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Antiprotozoal therapies

Peter F Weller, MD, MACP
Section Editor
Karin Leder, MBBS, FRACP, PhD, MPH, DTMH
Deputy Editor
Elinor L Baron, MD, DTMH


Protozoan parasites belong to four distinct groups: the amebae, the flagellates, the ciliates, and the sporozoa. Protozoa are single-celled organisms that replicate by various mechanisms within the infected host. The mechanisms of action of the various agents used to treat protozoan parasites are relatively poorly understood [1].

In the United States, the antiprotozoal drugs eflornithine, benznidazole, melarsoprol, nifurtimox, sodium stibogluconate, and suramin are available through the Centers for Disease Control and Prevention (CDC) Drug Service, Atlanta, GA 30333 (telephone 404-639-3670; drugservice@cdc.gov).

Agents with activity against protozoal parasites will be reviewed here; their use for treatment of specific protozoal infections is discussed in detail separately. Antimalarial agents are discussed in detail separately, as are agents with activity against helminths. (See "Antimalarial drugs: An overview" and "Anthelminthic therapies".)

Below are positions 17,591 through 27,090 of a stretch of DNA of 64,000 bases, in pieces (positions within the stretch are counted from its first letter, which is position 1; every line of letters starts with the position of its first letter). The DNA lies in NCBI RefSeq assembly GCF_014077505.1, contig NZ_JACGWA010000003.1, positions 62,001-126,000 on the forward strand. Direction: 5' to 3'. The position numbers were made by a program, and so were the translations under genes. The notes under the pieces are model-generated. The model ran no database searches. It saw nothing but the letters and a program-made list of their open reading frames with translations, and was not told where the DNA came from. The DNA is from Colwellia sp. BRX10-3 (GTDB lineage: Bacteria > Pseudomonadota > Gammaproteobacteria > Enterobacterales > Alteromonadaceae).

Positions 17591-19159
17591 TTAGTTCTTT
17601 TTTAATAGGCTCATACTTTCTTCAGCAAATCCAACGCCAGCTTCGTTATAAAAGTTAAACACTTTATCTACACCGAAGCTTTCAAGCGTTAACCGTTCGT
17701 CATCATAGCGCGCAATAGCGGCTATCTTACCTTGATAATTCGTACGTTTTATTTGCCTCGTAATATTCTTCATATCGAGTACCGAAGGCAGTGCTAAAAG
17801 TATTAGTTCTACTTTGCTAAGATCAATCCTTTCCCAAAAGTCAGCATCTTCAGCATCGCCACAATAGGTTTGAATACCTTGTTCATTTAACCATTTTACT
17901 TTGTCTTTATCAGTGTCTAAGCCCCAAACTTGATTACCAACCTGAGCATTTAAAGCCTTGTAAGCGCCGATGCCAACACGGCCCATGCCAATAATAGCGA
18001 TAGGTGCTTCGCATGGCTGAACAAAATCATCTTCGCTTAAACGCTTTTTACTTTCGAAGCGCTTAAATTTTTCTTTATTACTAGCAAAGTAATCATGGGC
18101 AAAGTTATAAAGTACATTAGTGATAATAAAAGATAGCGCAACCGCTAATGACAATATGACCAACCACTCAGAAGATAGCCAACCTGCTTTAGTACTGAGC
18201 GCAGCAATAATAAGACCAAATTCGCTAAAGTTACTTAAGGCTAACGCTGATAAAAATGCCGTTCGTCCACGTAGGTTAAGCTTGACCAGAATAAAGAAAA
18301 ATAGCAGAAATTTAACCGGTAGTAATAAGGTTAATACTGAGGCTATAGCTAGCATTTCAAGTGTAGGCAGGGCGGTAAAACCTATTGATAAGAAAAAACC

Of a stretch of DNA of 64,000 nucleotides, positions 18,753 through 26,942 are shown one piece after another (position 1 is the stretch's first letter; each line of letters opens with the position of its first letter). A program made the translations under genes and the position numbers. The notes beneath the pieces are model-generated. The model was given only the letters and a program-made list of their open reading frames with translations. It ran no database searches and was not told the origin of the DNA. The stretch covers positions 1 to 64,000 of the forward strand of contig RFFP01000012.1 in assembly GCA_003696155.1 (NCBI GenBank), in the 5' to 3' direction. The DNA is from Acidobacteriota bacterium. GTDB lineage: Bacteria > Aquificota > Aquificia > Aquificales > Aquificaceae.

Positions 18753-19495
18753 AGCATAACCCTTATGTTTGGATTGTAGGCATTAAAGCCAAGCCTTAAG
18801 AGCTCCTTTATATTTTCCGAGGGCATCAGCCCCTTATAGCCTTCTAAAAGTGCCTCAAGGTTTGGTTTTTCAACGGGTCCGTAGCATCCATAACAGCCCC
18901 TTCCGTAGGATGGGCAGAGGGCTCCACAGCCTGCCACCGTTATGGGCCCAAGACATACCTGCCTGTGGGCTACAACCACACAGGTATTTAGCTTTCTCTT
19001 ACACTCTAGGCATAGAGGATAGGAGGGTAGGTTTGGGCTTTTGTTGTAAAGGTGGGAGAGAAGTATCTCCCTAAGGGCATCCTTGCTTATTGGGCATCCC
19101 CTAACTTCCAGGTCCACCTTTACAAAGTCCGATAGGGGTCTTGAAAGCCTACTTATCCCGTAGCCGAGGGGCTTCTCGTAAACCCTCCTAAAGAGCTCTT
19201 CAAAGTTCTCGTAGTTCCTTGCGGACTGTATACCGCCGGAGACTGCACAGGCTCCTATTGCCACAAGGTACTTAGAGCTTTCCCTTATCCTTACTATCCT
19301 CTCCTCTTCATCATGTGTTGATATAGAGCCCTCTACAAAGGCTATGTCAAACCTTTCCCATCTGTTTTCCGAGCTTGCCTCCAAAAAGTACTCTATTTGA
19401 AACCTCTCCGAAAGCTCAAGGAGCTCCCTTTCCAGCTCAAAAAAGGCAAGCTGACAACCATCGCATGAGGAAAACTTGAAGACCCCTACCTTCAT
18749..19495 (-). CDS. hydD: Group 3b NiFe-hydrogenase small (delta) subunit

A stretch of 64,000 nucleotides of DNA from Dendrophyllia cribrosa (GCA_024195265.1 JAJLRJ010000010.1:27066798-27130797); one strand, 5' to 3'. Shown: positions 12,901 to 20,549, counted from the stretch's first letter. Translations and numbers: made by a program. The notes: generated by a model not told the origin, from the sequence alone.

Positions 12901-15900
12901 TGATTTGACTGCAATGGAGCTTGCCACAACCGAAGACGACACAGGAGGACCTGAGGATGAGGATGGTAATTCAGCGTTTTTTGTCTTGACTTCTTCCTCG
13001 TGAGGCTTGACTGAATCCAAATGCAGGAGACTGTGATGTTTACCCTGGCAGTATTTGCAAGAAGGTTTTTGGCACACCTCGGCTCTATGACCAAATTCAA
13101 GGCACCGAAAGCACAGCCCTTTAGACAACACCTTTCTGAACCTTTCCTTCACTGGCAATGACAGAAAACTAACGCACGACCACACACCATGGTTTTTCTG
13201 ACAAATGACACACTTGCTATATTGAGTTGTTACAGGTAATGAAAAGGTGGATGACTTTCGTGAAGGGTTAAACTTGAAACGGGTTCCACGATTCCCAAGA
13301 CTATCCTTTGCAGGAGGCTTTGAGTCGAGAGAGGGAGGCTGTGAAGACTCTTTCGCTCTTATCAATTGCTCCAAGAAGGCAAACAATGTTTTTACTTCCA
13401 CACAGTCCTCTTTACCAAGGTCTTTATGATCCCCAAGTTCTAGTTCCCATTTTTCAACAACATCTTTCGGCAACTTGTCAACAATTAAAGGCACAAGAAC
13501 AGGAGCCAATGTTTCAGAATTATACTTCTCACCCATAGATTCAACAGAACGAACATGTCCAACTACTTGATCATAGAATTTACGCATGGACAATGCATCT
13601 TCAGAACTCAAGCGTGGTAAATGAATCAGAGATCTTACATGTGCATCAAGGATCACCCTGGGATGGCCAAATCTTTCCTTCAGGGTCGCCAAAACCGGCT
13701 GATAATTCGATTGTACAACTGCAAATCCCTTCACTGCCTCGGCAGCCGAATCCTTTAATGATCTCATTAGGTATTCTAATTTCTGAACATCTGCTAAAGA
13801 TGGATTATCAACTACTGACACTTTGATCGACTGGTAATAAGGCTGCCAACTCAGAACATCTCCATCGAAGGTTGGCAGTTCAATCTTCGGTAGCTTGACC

Albendazole binds to tubulin and affects cytoskeletal microtubules and is a well-established therapy treatment of helminthic infections [2]. (See "Anthelminthic therapies".)

Albendazole also has activity against some protozoan infections, including most microsporidial species, particularly Encephalitozoon infections. However, it is not as active against Enterocytozoon bieneusi [3-10]. (See "Microsporidiosis".)

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Literature review current through: Nov 2017. | This topic last updated: May 26, 2017.
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